Bless thy work upon this great continent of South America which is part of the land of Zion. Bless they work in this nation of Chile. May all that has been done in the past be but a prologue to a far greater work in the future. May they people be recognized for the virtue of their lives. May there be an ever-growing number of wards and stakes. May Thy people be recognized for the virtue of their lives. Bless the land with peace and righteousness, and bless all who govern that Thy sons and daughters may rejoice in the nation of which they are a part. (Church News, September 25, 1983).
Eugene F. and Rae Stephens Jones Olsen were called as the president and matron of the temple.

In October, 1983 Conference, President Hinckley said:

Only a fortnight ago we were in Santiago, Chile, for the dedication of another beautiful temple. For me it was a miracle to be with more than 15,000 Latter-day Saints who assembled for these dedicatory services which extended over a period of three days. The nation of Chile is 2,700 miles long, and our faithful people gathered from such distant cities as Arica in the far north and Punta Arenas in the far south to rejoice over the marvelous blessing that had come to them in the erection and dedication of this sacred house of God. Among them were Brother and Sister Ricardo Garcia, the first to be baptized when missionaries were sent to Chile in 1956. Only twenty-seven years later, there are more than 140,000 members of the Church in that nation. (Conference Report, October, 1983)
In 1988 Elder John H. Groberg created the fiftieth Chilean stake, marking the third country outside the United States to reach that level. Elder Groberg said: "Today is an important day in the history of Chile. With satisfaction, we can say the first part of Elder McConkie's [1977] prophecy has been fulfilled. Today we can say that we have begun the journey to fulfill the secondpart of his prophecy as we create the 50th stake." At that time there were nearly 230,000 members in Chile. ("Chile's 50th Stake-A Milestone Capping 32 Years of Growth." Church News, November 12, 1988).

On March 31, 1990, Elder Eduardo Ayala, a former mission president in Uruguay, became the first native Chilean called as a General Authority. In that year there were 298,000 members in Chile.

On December 6, 1990, terrorists invaded a meetinghouse in Santiago. They ordered thirty people attending a Sunday service to leave the La Pincoya meetinghouse, then set fire, and destroyed the building. The attack was believed to be linked with a visit to Chile by United States President George Bush. An anit-U.S. movement claimed responsibility. The Church leaders expressed sorrow and stressed that the building was built by Chileans and used by Chileans. ("Leaders 'Saddened' by Attack." Church News, December 22, 1990).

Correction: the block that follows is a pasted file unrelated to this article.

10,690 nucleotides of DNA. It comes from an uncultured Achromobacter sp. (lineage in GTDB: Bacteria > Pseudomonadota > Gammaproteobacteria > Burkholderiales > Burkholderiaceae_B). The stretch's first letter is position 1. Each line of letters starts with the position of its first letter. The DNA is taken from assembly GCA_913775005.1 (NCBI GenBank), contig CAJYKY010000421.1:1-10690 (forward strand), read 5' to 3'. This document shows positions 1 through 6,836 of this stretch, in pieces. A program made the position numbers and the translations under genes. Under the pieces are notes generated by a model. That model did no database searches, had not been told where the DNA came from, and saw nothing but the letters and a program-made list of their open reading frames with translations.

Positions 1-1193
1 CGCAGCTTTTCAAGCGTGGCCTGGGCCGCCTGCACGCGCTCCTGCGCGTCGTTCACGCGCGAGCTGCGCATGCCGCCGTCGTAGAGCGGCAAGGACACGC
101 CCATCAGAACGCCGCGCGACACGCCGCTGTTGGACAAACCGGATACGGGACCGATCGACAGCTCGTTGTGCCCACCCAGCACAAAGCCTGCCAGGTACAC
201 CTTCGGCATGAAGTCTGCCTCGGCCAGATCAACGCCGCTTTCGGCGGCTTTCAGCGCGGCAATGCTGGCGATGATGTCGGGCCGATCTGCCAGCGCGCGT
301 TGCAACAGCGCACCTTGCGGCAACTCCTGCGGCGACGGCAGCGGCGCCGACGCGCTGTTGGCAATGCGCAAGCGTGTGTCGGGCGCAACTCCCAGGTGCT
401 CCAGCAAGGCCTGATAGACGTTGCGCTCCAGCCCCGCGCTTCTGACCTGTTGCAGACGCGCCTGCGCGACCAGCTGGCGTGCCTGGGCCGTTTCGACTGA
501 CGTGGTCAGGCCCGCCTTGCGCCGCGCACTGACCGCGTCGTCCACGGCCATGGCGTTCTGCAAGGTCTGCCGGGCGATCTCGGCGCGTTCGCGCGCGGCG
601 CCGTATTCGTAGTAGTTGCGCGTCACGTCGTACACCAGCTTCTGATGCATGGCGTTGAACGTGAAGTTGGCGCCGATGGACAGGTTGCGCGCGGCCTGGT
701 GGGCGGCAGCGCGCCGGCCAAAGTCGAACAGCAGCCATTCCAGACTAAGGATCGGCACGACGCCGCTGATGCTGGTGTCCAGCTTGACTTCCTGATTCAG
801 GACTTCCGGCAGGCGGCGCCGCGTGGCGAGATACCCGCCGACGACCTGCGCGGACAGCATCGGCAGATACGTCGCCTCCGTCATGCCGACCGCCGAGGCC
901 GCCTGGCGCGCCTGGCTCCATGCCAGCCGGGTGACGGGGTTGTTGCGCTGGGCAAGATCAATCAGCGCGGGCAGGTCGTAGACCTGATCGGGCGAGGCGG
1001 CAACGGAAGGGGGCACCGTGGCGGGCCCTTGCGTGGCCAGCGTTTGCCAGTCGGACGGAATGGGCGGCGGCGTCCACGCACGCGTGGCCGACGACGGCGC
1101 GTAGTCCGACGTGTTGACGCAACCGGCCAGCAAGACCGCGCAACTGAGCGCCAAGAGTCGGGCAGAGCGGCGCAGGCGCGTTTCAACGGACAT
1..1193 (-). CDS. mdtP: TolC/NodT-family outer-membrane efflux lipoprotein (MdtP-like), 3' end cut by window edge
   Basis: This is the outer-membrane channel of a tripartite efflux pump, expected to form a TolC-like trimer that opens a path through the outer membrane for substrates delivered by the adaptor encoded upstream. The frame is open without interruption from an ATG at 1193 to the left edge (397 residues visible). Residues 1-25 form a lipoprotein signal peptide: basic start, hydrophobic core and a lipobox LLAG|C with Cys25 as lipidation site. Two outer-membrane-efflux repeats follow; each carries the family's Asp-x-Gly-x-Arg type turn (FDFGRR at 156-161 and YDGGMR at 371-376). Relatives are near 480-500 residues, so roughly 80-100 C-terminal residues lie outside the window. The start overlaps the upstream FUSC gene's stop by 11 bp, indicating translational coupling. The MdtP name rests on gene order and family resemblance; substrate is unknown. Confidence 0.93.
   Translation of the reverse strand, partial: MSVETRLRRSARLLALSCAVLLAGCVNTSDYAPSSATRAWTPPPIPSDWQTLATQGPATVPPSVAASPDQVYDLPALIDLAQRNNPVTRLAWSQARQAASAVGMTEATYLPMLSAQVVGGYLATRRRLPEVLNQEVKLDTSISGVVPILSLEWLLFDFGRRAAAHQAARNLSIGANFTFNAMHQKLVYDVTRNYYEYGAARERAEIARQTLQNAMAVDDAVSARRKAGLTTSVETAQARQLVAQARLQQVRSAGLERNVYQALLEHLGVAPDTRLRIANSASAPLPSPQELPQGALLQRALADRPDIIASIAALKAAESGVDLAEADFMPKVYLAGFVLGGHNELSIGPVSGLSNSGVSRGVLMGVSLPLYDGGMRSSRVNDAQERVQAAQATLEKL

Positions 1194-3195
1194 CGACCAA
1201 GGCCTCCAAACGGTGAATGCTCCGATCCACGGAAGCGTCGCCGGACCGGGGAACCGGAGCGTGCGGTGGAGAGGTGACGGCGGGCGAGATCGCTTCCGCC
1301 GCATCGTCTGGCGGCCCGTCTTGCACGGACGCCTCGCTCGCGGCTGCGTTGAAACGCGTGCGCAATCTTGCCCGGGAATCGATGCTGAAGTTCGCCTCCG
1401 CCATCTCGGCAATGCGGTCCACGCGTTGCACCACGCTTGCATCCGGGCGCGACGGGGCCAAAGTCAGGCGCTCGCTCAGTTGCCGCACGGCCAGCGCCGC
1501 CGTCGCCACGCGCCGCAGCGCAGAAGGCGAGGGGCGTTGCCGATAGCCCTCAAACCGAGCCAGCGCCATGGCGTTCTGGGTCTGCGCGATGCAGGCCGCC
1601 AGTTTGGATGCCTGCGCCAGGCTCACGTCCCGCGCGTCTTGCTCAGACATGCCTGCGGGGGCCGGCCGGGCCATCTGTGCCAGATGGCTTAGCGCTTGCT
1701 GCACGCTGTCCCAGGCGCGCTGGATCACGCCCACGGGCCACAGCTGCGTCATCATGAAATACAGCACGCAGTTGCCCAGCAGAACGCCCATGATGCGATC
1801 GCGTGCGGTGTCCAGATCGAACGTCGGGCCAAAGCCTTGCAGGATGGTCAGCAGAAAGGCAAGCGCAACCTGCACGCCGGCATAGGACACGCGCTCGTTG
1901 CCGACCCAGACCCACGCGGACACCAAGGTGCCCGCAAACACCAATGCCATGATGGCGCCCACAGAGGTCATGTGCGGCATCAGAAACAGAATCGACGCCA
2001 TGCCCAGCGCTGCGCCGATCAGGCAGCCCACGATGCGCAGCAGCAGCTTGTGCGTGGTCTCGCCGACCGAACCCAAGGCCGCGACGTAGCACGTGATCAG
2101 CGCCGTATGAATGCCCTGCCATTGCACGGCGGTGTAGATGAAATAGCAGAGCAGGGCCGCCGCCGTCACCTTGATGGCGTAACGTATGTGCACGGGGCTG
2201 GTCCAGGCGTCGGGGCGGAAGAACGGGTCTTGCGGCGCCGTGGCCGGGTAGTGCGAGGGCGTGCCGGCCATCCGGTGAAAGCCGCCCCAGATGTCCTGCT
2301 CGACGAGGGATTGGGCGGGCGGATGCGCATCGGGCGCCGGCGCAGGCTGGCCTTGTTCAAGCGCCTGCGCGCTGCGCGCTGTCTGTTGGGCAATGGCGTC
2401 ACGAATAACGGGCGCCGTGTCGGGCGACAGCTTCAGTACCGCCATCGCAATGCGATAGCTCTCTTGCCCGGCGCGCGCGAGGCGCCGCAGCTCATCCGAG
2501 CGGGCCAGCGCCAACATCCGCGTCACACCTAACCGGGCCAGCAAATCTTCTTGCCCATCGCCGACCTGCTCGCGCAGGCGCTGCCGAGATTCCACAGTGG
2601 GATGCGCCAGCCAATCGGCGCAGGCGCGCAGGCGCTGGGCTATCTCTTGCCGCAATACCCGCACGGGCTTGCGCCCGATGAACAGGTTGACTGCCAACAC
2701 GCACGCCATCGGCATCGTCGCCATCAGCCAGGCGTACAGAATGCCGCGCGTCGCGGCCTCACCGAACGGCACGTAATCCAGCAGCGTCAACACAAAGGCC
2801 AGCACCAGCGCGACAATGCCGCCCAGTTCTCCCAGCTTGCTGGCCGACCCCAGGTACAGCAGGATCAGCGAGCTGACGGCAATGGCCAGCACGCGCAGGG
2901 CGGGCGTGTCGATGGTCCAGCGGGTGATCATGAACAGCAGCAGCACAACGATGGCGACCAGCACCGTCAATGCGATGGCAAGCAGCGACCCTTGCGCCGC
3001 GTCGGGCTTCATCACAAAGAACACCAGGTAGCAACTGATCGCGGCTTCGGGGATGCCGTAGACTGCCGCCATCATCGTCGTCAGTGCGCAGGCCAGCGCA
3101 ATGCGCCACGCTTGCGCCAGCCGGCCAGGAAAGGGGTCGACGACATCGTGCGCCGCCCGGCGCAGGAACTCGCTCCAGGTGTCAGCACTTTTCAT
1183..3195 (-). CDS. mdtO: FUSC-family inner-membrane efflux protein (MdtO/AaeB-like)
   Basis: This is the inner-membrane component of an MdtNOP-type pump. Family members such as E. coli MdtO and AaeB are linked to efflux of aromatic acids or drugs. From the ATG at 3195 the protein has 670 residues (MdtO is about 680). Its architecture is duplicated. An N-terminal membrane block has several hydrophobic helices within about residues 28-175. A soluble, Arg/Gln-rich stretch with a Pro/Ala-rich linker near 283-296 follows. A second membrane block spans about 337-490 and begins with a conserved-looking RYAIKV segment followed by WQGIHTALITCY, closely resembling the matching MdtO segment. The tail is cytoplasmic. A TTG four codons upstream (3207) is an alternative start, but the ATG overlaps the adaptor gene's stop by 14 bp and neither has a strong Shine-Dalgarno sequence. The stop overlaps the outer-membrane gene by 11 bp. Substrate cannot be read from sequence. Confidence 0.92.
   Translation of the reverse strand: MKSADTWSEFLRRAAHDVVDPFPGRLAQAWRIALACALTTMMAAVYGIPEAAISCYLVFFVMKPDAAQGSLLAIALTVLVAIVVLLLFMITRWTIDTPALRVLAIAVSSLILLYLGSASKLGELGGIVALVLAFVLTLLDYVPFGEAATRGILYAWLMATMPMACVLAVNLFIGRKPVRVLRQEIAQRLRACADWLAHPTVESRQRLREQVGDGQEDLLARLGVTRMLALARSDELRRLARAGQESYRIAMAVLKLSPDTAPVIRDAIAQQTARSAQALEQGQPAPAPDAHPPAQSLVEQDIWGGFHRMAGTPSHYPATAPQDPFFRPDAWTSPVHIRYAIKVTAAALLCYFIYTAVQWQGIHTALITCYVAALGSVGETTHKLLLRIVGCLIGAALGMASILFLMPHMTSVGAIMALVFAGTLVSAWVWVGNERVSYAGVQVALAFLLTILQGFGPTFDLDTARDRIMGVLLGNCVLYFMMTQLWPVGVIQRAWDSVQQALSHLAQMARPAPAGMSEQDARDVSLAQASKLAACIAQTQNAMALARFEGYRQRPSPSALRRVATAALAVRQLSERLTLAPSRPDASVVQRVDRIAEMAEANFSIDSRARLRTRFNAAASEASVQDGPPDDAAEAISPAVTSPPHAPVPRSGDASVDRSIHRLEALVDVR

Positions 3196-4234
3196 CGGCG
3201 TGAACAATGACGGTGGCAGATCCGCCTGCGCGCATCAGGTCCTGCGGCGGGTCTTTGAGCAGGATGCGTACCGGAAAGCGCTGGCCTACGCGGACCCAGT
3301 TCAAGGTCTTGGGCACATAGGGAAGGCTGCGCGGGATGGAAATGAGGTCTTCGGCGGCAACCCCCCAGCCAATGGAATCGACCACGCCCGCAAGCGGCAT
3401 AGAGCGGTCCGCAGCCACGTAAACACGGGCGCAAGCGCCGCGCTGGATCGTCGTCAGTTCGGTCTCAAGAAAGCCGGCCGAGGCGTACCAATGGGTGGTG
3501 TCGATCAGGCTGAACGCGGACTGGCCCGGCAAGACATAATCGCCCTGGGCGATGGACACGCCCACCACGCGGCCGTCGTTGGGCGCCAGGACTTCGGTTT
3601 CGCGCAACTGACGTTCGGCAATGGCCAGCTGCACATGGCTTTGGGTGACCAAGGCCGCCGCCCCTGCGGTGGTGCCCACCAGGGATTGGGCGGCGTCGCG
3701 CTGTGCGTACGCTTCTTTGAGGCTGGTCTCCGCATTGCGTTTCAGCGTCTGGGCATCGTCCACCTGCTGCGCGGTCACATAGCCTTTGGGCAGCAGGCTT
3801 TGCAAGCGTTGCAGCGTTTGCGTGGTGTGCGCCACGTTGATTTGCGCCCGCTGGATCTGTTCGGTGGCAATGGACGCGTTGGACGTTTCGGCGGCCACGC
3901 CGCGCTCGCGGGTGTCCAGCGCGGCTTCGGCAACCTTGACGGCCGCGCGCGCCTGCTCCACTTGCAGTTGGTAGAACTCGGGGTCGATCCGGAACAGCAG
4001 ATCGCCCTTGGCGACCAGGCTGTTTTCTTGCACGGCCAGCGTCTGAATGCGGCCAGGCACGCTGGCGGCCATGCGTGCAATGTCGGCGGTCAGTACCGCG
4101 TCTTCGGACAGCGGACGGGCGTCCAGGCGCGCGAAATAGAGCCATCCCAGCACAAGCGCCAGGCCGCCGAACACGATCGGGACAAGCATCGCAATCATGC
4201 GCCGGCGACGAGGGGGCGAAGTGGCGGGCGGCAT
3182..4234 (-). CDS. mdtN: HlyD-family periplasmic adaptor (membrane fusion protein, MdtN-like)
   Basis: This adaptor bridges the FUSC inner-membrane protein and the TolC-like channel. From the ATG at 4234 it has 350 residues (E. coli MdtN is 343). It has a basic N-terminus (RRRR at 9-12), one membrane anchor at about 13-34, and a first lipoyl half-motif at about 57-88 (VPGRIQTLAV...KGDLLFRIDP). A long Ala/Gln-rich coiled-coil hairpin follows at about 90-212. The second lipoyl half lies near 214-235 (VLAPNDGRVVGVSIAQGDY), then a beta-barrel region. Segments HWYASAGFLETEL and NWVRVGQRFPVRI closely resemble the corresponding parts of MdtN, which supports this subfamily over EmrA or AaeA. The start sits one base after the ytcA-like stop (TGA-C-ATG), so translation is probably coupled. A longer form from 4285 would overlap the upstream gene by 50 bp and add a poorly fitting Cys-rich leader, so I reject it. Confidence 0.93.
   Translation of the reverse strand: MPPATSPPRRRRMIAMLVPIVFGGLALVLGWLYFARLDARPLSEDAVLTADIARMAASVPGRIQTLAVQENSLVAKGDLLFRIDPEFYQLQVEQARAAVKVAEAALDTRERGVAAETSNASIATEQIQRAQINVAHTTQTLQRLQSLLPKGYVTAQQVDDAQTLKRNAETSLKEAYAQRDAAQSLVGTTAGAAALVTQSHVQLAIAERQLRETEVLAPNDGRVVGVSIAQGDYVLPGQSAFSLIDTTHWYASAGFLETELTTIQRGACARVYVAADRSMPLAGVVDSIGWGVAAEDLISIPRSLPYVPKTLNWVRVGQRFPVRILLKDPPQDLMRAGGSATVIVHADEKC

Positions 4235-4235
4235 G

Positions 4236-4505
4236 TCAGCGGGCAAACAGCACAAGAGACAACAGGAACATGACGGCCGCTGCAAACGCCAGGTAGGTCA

In 1993, Elder Lynn A. Mickelsen presided at a meeting to commemorate the 10th anniversary of the dedication of the Santiago Chile Temple. Chilean pioneers, Ricardo and Perla Garcia shared their testimony at the meeting. Historian Rodolfo Acevedo noted that membership in Chile had doubled since the temple was dedicated. There were 346,788 members in 64 stakes.

In 1996 Chile reached eighty-nine stakes and 400,000 members.

On November 11, 1996, President Gordon B. Hinckley visited Santiago, Chile. About 48,000 people attended the conference at Punto Arenas. President Hinckley said: "What a great and inspirational thing it is to look into your faces. Thank you for the effort to come here. . . . We love the Saints of Chile. I have watched you grow in this land. I came here first when this was not a separate mission. There was a little handful of Saints. Now you have become a mighty people, nearly 50,000 of you in this conference today. How marvelously you have grown." In one stake, more people traveled by bus eight hours than normally attended sacrament meeting each week. ("Quiet Gratitude Greets Prophet in Chile, Argentina." Church News, November 23, 1996).

In March, 1997, the Chile Santiago East Mission was created, the eighth in Chile. Elder F. Melvin Hammond of the Seventy explained that Santiago is a city of between 6-7 million people: "There is a lot of apartment living in Santiago, a lot of apartments about four stories high. Missionaries often go into those small apartments where the people of two or three adjoining apartments come over and listen. Sister Hammond and I went visiting with newly converted members, and we got to one of those apartments, and within just minutes they had 35 people crowded into the little apartment to see us and meet us." ("Church to Create Eight New Missions." Church News, March 1, 1997).

Also in March 1997, with the creation of the Puerto Varas Stake, Chile became one of only four nations to have one hundred stakes. Elder Hammond commented: "This is an historic event for the Church in Chile, and a blessing for the Saints. Today is a day of celebration, where we congratulate those who received new callings of stake leadership, but tomorrow is a new day, a day of challenges." ("Chile 4th nation with 100 stakes." Church News, March 22, 1997).

In June 1997, more than four inches of rain fell in just one day causing terrible flooding. In some areas it rained for fifteen hours straight. Copiapo was hit the hardest. Overall, twenty-six meetinghouses were damaged. Seven people died as the result of flooding, but none were Church members. More than 63,000 people were driven from their homes because of the rains. Fifteen homes of members were destroyed and twenty-two others were severely damaged. Five meetinghouses were used as emergency shelters. On June 19, Elder F. Melvin Hammond of the Seventy met with 350 bishops, branch presidents and other members. They asked the Lord to end the rains and then organized to provide assistance to repair homes. ("Chile floods cause damage to 26 LDS meetinghouses." Church News, July 19, 1997).